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Marliave, Boston

Marliave is a historic Boston restaurant. It opened 132 years old as a French restaurant, it became a speakeasy during Prohibition and then was an Italian joint. I closed 2 years ago and Scott Herritt, of Grotto, bought it and is now serving a mostly French inspired menu, with some English/Irish/New England cuisine, thrown in the mix.

Restaurant Week has morphed in to Dine Out Boston, giving restaurants a choice of 3 price points ($28, $33, $38) for dinner. It’s a marginal improvement. I tend to avoid restaurant week, but my friend Leslie wanted to go and suggested Marliave ($38). I saw the RW menu had many choices from the regular menu on it, so I agreed.

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I started with the mussels ($15). It was a generous serving of classically prepared mussels (roasted tomatoes, garlic and parsley). The mussels were inconsistent in size, but the broth was tasty. The bread basket had a nice focaccia I used for dipping.

Sonia’s escargot was also a classic preparation; the snails were served hot and swimming in garlic, parsley and butter. Yum.

Leslie’s mac and cheese ($15) was decadent and rich with ziti, cream, farmhouse cheese and black truffle. The only flaw was the sauce was too thin and liquidy.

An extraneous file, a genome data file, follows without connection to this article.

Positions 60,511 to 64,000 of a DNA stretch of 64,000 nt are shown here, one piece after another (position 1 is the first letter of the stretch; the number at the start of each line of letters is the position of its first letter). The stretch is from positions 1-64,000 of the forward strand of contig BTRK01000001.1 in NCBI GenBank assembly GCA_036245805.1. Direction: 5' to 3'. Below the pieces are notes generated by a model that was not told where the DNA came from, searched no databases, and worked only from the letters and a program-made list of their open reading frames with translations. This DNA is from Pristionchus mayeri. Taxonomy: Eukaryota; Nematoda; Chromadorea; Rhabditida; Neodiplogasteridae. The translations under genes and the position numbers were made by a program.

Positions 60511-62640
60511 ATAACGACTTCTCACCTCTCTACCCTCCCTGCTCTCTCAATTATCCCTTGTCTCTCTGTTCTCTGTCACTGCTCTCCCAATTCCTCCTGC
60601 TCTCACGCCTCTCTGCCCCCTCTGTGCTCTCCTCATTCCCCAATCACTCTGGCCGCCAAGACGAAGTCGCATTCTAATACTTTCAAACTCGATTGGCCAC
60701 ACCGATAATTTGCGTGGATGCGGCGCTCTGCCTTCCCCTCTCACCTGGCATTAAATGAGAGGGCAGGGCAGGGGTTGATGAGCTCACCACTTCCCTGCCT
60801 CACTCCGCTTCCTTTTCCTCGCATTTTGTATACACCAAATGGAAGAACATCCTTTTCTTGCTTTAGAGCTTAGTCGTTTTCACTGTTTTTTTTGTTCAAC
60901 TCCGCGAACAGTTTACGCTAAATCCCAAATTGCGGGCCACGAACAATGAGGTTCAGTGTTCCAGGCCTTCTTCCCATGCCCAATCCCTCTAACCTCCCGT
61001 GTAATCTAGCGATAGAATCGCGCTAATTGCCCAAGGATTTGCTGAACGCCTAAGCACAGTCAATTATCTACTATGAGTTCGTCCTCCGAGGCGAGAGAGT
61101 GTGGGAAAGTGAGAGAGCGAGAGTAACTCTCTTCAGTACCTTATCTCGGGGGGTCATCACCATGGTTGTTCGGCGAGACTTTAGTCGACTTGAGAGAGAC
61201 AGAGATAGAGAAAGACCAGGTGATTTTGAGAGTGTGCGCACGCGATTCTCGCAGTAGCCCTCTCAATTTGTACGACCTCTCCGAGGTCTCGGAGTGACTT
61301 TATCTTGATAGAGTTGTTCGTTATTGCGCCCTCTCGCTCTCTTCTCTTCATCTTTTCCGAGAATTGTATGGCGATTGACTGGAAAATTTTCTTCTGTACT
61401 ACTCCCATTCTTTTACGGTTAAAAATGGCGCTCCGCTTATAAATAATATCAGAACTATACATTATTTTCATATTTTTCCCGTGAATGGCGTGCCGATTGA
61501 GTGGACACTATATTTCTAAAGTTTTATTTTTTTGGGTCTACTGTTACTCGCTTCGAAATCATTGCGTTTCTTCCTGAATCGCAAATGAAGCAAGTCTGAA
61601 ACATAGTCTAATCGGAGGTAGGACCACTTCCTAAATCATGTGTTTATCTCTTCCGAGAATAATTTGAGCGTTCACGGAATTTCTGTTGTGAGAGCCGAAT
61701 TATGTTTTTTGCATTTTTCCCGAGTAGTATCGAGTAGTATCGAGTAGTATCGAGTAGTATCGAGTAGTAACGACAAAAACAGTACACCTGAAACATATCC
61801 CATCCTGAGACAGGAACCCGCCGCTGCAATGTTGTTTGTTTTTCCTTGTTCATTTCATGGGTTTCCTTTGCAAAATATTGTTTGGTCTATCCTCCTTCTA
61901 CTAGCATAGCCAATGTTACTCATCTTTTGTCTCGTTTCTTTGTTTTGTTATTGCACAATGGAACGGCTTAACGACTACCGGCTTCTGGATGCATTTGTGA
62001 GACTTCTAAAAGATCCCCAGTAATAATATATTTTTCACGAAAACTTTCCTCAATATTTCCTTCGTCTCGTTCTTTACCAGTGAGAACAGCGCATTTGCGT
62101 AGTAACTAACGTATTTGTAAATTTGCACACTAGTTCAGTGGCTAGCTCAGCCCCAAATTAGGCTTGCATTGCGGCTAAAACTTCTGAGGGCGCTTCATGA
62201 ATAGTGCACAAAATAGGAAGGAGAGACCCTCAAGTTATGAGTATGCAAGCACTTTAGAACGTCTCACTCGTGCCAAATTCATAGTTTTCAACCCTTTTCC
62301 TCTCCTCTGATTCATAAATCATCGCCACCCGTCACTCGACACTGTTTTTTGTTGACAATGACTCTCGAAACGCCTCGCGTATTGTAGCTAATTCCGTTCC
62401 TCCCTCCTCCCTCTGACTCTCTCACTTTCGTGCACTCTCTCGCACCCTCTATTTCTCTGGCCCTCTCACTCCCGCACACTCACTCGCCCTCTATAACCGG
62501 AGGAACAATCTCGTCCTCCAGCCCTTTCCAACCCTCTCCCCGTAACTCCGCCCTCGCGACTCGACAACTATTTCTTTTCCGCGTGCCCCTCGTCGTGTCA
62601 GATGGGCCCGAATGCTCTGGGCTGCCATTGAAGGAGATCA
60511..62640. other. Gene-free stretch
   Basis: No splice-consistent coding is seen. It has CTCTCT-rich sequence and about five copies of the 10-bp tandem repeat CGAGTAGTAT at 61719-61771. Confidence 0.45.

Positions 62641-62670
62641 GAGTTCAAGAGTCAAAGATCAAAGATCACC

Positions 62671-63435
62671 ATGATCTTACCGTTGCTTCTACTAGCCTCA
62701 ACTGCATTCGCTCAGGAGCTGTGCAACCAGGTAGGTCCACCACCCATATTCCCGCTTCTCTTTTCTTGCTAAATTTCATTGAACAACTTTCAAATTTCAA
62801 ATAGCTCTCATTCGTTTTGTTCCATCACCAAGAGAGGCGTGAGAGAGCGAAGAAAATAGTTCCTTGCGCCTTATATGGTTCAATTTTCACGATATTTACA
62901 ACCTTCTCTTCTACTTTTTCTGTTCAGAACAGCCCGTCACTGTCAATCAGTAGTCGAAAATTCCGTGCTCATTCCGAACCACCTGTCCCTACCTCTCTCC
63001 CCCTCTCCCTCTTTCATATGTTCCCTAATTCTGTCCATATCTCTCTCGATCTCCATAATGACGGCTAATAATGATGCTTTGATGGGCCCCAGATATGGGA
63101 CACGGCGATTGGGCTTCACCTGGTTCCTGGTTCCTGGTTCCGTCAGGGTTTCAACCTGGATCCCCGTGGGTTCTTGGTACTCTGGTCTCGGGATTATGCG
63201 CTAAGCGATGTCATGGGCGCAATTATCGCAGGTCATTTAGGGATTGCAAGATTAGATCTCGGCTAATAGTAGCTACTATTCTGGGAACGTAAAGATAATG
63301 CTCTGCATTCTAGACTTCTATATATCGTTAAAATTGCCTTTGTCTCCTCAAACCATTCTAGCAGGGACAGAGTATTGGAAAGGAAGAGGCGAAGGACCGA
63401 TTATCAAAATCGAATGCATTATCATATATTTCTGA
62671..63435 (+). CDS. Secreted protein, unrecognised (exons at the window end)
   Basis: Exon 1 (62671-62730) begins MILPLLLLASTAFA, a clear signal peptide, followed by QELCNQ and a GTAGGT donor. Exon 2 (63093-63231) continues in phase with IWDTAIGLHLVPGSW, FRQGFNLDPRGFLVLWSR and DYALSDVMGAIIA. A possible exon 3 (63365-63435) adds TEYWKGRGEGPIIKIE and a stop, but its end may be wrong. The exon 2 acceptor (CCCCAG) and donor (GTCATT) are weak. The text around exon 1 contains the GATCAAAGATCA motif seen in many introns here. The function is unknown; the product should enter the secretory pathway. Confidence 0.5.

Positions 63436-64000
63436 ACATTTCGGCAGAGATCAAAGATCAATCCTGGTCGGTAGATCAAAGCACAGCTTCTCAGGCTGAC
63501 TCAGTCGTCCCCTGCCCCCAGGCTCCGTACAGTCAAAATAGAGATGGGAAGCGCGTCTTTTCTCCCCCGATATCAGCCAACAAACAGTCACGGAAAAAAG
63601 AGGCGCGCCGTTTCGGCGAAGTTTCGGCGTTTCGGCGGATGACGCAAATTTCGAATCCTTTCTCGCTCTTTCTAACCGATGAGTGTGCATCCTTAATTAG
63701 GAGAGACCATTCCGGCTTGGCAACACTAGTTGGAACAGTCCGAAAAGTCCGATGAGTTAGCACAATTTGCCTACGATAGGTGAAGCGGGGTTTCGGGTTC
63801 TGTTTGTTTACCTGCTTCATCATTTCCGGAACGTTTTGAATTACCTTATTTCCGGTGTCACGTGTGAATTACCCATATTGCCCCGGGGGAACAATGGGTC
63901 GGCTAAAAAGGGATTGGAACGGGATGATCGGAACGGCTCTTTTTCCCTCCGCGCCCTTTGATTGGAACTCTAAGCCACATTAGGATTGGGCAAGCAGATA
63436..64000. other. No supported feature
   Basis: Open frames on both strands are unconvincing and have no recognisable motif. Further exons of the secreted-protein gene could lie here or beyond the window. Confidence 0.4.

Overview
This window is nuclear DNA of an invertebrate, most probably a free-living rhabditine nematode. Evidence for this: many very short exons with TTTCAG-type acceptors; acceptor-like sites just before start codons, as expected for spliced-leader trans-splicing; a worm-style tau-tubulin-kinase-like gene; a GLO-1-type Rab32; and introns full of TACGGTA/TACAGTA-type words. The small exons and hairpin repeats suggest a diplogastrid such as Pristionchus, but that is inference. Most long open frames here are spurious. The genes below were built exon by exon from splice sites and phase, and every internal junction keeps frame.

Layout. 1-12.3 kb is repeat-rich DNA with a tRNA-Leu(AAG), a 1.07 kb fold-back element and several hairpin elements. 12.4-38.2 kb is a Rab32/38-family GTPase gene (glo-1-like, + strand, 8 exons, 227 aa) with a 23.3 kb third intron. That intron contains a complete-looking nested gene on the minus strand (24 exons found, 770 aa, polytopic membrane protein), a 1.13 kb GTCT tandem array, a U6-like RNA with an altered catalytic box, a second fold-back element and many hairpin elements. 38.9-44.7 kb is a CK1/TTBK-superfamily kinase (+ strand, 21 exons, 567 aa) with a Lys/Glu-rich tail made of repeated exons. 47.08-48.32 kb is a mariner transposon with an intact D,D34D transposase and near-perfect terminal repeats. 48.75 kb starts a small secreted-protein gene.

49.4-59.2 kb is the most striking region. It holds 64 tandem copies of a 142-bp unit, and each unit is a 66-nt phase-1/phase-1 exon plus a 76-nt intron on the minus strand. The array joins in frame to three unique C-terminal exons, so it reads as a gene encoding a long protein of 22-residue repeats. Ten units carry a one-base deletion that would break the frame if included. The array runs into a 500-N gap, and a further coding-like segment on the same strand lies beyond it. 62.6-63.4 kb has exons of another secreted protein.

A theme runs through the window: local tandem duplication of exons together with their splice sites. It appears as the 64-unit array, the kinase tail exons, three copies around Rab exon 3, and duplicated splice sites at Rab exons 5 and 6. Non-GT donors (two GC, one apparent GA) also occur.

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For my entrée, I couldn’t resist ordering the beef Wellington ($38). It is a classic recipe that I’ve never tried before. A filet of beef is coated with pate, then duxelle (a mixture of mushrooms, onions, shallots and herb and then it is wrapped in puff pastry and baked. Marliave serves theirs with a red wine sauce. I thought it was delicious. My filet was a nice medium rare; the foie gras, mushroom and beef encased in flaky pastry made a scrumptious bite.

Leslie had the swordfish ($35); it was massively overcooked. Sonia’s Sunday gravy ($22) over gnocchi was hearty and filling, but not really what I would want for a warm summer night.

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I liked that the entrees came covered in cloches and server and hostess lifted them all at the same time; I like a little dramatic flair with my meal.

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I finished my meal with butterscotch pudding ($8). It was too thick, but I liked the contrast of the candied ginger garnish. The pudding at La Brasa was far better. Leslie and Sonia both had the “melting” chocolate cake ($8), which was overcooked and not so melty.

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All in all, I enjoyed my meal. Certainly, for $38 it was a great value, as my entrée is regularly $38. It’s like I got my appetizer and dessert for free. Dine out Boston has not changed my mind about restaurant week – our service was horrible, which is a common occurrence during the promotion.


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November 2017


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